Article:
Neurohumoral mechanisms in heart failure: role in pathogenesis, therapy, and drug tolerance.
Animal models of experimental heart failure have provided the basis of our current understanding of the role of the kidney and neurohumoral mechanisms in clinical congestive heart failure (CHF). The vasoconstrictor hormones, i.e., the renin-angiotensin system (RAS) and the sympathoadrenal and vasopressin systems, are activated in acute cardiac decompensation and are essential for the maintenance of systemic blood pressure. With expansion of extracellular fluid volume and restoration of blood pressure, these vasoconstrictor systems return to normal during chronic stable CHF. During cardiac decompensation, vasodilator prostaglandins (PG) I2 and E2 are also activated and may play a modulating role in the regulation of organ perfusion and function. Indeed, close correlations exist between plasma renin activity, plasma angiotensin II, and PGE2 metabolite concentration (r = 0.72 and 0.84, respectively). Based on our understanding of the neurohumoral mechanism in the regulation of vasculature in clinical CHF, alpha-adrenergic antagonists and inhibitions of the RAS have been used successfully as vasodilators in the therapy of CHF. Finally, recent observations also indicate that primary or secondary activation of these neurohormonal compensatory mechanisms can explain, in part, the development of tolerance to vasodilator therapy in CHF.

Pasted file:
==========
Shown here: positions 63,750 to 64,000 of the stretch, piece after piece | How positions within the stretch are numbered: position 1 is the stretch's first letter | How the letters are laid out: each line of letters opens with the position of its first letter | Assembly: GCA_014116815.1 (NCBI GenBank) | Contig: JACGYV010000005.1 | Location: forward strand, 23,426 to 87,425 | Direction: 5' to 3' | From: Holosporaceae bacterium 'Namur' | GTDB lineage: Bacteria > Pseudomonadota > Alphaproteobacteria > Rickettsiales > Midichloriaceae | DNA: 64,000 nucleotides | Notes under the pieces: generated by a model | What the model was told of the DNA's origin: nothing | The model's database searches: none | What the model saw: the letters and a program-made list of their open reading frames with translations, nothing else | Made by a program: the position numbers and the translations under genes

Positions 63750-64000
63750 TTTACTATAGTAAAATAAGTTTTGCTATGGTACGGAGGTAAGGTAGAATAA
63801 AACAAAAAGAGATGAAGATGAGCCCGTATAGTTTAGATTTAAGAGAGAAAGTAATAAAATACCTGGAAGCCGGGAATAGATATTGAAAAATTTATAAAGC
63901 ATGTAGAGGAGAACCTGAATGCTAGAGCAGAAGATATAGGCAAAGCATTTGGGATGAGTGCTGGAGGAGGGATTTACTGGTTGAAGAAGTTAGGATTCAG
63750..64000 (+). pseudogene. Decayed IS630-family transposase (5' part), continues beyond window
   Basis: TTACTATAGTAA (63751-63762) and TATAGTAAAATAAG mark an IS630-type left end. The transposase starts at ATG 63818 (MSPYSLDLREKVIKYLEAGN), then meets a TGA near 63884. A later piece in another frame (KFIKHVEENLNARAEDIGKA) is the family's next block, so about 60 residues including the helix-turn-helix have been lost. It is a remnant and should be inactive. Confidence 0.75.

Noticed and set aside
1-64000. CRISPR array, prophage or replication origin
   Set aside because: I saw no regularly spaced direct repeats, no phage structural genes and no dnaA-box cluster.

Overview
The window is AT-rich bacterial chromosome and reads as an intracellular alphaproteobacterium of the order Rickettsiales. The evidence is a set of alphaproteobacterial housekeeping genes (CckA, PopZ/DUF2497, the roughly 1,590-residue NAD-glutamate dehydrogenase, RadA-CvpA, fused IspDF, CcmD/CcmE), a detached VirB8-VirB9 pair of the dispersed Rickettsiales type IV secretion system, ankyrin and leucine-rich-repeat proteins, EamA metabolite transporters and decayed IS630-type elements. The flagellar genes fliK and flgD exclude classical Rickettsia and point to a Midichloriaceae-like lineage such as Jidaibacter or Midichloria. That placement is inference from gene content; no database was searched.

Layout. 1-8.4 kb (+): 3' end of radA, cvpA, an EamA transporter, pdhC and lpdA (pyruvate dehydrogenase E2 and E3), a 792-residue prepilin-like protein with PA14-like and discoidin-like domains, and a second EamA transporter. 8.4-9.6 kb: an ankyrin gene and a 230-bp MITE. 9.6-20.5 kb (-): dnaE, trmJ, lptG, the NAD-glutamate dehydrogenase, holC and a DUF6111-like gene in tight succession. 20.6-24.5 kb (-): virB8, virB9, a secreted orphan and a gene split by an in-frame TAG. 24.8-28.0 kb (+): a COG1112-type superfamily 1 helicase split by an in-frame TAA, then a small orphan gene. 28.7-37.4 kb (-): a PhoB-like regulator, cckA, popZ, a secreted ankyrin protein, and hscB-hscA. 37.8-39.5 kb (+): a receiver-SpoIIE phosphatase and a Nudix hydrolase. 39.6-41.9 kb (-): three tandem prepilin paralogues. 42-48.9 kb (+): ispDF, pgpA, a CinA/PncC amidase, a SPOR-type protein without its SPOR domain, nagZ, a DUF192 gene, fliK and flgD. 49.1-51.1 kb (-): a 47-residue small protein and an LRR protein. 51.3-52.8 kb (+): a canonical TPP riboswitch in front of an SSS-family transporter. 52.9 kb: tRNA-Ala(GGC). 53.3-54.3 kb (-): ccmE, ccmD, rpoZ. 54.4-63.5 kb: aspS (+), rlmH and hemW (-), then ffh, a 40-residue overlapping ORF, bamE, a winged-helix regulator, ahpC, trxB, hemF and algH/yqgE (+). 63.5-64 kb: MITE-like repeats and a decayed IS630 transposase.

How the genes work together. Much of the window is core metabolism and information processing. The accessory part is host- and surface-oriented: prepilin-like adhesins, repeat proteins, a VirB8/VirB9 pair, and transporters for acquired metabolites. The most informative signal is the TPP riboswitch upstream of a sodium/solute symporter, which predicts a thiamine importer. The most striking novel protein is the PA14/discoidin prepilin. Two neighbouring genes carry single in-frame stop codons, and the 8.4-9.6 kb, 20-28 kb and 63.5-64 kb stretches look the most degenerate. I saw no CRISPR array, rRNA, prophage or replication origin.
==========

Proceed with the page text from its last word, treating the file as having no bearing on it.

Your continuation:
Dzau, VJ; Hollenberg, NK; Williams, GH
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